Designed in Canada, deployed in Mozambique
How a Mozambican expat in Saskatchewan designed a motorcycle ambulance to help improve maternal health in his homeland
Posted by Brian Owens on May 15, 2019
It’s a problem that plagues Mozambique.
The southern African nation has one of the world’s highest maternal mortality rates, at 489 deaths per 100,00 live births (compared to seven deaths per 100,000 live births in Canada), and in places such as Nampula province in the country’s north, it’s not uncommon for women to die simply because they can’t get to the hospital in time to deliver their babies.
Local communities in Nampula went looking for solutions to this access-to-care problem, eventually deciding to focus on community-owned motorcycle ambulances that could quickly transport women to hospitals from remote locations over poor roads.
A few companies in the United Kingdom and South Africa manufacture motorcycle ambulances, but that raised the question of who would be responsible for the machines maintenance, says Sue Godt, a program specialist with IDRC, which with Global Affairs Canada and the Canadian Institutes of Health Research funded the project as part of the Innovating for Maternal and Child Health in Africa initiative. Designing and building their own was a more sustainable solution, says Godt.
With that in mind, in 2017 Dr. Ron Siemens, an associate professor in the division of pediatric emergency medicine at the University of Saskatchewan who is involved in the project, recruited Antonio Nhampossa, a Mozambican artist and welder who has lived in Saskatoon since 2013, to design and build the prototype. “When Ron approached me,” says Nhampossa, “I said, ‘I think I can,’ even though I felt like it was my own version of Mission: Impossible!”
A few months later, though, after building and testing the prototype in Saskatchewan, Nhampossa returned to Mozambique to manufacture six ambulances for communities in Nampula.
The ambulance he designed is a lightweight aluminum-and-steel cart pulled behind the motorcycle, and features several elements that make it ideal for use in rural Africa. For one thing, it’s small — just large enough for a woman to lie down on a single stretcher, with a jump chair for one passenger. These features discourage extra riders in an area where poor transportation links mean any vehicle can be quickly overwhelmed with hitchhikers. The cart’s hitch can either be attached directly behind the motorcycle when on decent roads, or offset to allow the bike to travel in one of the wheel ruts of a dirt track. And it has good suspension to keep passengers comfortable. “When we were testing it at 50 miles per hour across the Prairies, it felt like I was in my living room,” says Siemens.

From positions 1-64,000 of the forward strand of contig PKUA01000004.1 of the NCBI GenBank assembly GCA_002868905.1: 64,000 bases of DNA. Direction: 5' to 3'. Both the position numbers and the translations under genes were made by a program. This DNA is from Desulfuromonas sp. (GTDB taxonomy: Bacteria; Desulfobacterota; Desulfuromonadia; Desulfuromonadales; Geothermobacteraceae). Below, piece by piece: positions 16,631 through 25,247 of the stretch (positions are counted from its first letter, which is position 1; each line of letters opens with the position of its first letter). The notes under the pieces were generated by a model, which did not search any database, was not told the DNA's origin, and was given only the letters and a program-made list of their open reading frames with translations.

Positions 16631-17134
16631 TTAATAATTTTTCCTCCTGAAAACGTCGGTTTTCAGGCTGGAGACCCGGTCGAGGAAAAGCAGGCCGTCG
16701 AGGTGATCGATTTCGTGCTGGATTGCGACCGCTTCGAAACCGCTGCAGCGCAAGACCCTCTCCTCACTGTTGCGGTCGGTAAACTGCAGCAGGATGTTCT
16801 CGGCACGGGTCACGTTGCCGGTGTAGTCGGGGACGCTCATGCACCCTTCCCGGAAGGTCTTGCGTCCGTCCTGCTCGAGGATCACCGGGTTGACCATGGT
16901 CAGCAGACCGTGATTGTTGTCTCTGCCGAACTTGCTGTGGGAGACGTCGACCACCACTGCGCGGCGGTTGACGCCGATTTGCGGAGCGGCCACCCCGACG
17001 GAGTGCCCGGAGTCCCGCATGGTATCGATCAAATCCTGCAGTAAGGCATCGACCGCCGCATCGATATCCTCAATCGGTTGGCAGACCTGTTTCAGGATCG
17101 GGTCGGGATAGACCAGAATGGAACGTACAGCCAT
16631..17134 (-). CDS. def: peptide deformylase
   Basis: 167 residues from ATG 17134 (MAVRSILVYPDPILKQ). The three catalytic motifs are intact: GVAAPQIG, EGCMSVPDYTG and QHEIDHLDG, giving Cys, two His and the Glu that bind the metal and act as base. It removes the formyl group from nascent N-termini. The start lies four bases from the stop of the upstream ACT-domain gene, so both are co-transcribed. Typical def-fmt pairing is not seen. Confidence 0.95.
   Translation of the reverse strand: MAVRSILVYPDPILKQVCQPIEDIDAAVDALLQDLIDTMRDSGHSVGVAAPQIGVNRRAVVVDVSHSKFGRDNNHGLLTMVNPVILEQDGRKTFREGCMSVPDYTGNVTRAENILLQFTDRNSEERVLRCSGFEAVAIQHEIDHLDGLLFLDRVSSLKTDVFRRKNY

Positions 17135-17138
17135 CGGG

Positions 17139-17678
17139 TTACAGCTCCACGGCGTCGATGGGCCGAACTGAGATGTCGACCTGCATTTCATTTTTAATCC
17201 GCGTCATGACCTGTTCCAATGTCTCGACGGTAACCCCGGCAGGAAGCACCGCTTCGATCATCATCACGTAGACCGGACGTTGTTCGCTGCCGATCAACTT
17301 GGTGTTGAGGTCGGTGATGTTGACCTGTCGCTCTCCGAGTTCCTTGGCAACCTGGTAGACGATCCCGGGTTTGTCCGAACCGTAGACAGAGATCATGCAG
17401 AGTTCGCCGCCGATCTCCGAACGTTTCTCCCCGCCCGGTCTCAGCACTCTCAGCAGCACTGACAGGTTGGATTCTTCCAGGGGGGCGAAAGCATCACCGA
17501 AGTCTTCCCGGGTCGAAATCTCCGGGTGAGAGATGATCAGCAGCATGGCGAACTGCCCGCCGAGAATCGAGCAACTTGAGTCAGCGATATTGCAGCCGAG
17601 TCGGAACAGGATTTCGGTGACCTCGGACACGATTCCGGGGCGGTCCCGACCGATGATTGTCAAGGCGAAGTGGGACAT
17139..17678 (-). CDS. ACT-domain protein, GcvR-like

People in Nampula chose members of their community to be the drivers, who were then trained how to maintain the machines and use the logbook and call system, and taught basic first aid and care for pregnant women and newborns. The training and licensing of the drivers was the most time-consuming part of the project, but the first ambulances were delivered and ready for use in January 2019.
Having access to a quality motorcycle could prove to be tempting for people without access to other transportation, so to ensure that the ambulances are always available for their intended purpose, each has been entrusted to a local woman, who keeps it at her house. When the drivers get a call, they pick it up from her. “She’s in charge,” says Siemens. “You have to have one person responsible for the machine.”
For now, the ambulances are reserved for pregnant women, not other medical needs, but Siemens notes the vehicles will be able to respond to major trauma calls if needed. “We’re trying not to have it used for everything,” he says.
While IDRC paid for the initial cost of the motorcycles and trailers and will continue funding the project through July 2020, Godt says it’s vital that the communities find a way to make it sustainable in the long term. Mozambique’s Ministry of Health isn’t able to provide funding, so IDRC is looking for more local solutions. The project has linked with other development efforts, such as one promoting chicken farming, which will provide money to run the ambulance service while also improving local diets.
“There’s a really strong commitment by the community to make this work,” says Godt. “There are the elements in place to make it more likely that this will be sustainable in the long run, and it certainly addresses a major barrier to maternal health in the community.”
Nhampossa, meanwhile, is just happy that his creation is now actually helping people. “It makes me feel very good to know that a simple machine like that can change lives in Mozambique.”
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This is part of an ongoing series of stories on international development projects supported by Canada’s International Development Research Centre, presented in partnership with Canadian Geographic. The stories appear online once a month at idrc.canadiangeographic.ca.
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